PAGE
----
'I was treated like a princess'

As far as Miss Universe Singapore national costumes go, it was one of the most criticised in recent memory.

The Merlion-inspired gown, which debuted in 2008 and was embellished with faux leather fish scales and dangling crystals, drew flak from some Singaporeans, who called it tacky, and a joke.

But the woman who had to wear it, Miss Universe Singapore (MUS) 2008 Shenise Wong, feels differently.

To this day, she says she is proud to have worn the costume at the Miss Universe 2008 finals in Nha Trang, Vietnam.

"I felt that the Merlion represented Singapore quite well and being a very positive person, I was very excited to wear the national costume," she told The New Paper.

"Costumes have to be eye-catching and stand out, while not losing the essence of the represented country.

For example, the recent Miss Universe Thailand wore a Tuk Tuk costume to represent her country. It stood out and won the Best National Costume award.

"I believe that everyone has his or her opinion, but from my viewpoint, it was good."

The confidence she exudes as a beauty pageant contestant did not come overnight.

Ms Wong, 34, is a pageant veteran with three other titles under her sash - Miss World Singapore 2005, Miss International Singapore 2002, and Miss Asia Pacific 1999.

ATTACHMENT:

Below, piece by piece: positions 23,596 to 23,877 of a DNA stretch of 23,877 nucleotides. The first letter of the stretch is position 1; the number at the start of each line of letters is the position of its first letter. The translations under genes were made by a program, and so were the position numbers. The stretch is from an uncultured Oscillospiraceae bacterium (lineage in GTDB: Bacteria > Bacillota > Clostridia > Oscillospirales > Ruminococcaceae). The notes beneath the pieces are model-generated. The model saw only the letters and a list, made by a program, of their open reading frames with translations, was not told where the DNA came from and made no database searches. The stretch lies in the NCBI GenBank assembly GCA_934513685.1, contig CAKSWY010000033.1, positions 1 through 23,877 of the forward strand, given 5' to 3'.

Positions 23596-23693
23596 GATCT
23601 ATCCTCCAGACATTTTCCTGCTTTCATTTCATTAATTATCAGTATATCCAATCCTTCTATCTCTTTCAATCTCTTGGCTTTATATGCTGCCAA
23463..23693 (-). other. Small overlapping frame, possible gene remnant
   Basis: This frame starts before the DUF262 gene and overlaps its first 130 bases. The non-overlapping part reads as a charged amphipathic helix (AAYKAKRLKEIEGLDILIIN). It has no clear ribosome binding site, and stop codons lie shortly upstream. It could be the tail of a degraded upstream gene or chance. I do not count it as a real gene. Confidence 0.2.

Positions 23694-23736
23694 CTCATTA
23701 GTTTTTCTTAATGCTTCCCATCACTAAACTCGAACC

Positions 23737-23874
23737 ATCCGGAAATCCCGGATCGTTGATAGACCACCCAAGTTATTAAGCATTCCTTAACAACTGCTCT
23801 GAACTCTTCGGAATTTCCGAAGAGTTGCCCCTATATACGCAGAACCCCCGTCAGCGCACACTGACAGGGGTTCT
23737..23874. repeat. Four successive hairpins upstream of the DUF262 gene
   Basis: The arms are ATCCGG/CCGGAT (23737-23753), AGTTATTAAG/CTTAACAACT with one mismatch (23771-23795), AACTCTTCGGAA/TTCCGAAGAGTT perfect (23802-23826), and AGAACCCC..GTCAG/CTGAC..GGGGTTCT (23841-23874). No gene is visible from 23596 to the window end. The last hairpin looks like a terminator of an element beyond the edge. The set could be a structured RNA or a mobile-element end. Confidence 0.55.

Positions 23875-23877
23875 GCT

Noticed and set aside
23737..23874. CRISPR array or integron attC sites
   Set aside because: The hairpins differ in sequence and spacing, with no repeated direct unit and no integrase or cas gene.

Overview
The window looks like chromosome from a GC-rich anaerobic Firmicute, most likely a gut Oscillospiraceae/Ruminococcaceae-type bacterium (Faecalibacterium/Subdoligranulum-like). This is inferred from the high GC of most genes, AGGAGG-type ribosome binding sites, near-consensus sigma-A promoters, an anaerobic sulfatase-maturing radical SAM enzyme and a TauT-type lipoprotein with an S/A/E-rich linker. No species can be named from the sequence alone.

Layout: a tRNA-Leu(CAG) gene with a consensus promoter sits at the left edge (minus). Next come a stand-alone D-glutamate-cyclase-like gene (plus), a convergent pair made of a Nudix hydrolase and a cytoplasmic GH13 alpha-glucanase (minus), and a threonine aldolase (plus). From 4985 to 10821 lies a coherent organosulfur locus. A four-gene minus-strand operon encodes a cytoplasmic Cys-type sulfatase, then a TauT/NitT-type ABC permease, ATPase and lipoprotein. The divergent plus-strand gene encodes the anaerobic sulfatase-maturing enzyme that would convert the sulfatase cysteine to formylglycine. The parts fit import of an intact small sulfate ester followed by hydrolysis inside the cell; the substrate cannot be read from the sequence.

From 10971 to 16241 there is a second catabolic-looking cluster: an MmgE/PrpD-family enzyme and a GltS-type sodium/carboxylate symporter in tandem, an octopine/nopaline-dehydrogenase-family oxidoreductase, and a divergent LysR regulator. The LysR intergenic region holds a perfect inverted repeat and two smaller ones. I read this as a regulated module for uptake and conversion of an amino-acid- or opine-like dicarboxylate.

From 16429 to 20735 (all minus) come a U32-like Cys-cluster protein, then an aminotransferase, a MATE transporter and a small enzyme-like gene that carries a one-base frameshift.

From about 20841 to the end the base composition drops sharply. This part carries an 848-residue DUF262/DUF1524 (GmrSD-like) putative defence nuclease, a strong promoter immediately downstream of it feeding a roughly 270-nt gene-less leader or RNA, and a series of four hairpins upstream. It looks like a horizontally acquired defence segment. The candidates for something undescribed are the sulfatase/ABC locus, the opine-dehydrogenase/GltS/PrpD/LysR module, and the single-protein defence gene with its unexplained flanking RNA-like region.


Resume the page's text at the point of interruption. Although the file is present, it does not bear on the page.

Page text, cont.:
Her passion for pageants started as a child, when she used to watch the international Miss World and Miss Universe pageants on TV.

"It became a childhood dream of mine to walk on that stage representing Singapore," said Ms Wong, who took part in her first pageant for a local club when she was just 14.

She attributes her MUS win to her outgoing personality and stage presence, and her experience being in the spotlight.

The contest also remains one of her fondest memories.

"It holds special meaning because it was my last pageant on my pageantry belt," she said.

"Every pageant has its own merits. However, Miss Universe is one of the most publicised beauty pageants in the world and is viewed by billions of people all over the world...

"It was very well organised and planned and it felt more glamorous than the other contests.

"I felt I was treated like a princess in that moment."

Ms Wong has since traded in her tiaras for a family.

She got married six years ago to Mr Kenneth Tan, a private banker.

She is a full-time mother to three children, Ryan, aged five, Chloe, three, and 19-month-old Sonya.

She said: "The transition to motherhood was easy because of the experiences gathered from the competition, like the virtue of patience and the ability to care for others.

"It also taught me tolerance and balance in dealing with life."

This article was first published on August 5, 2016.
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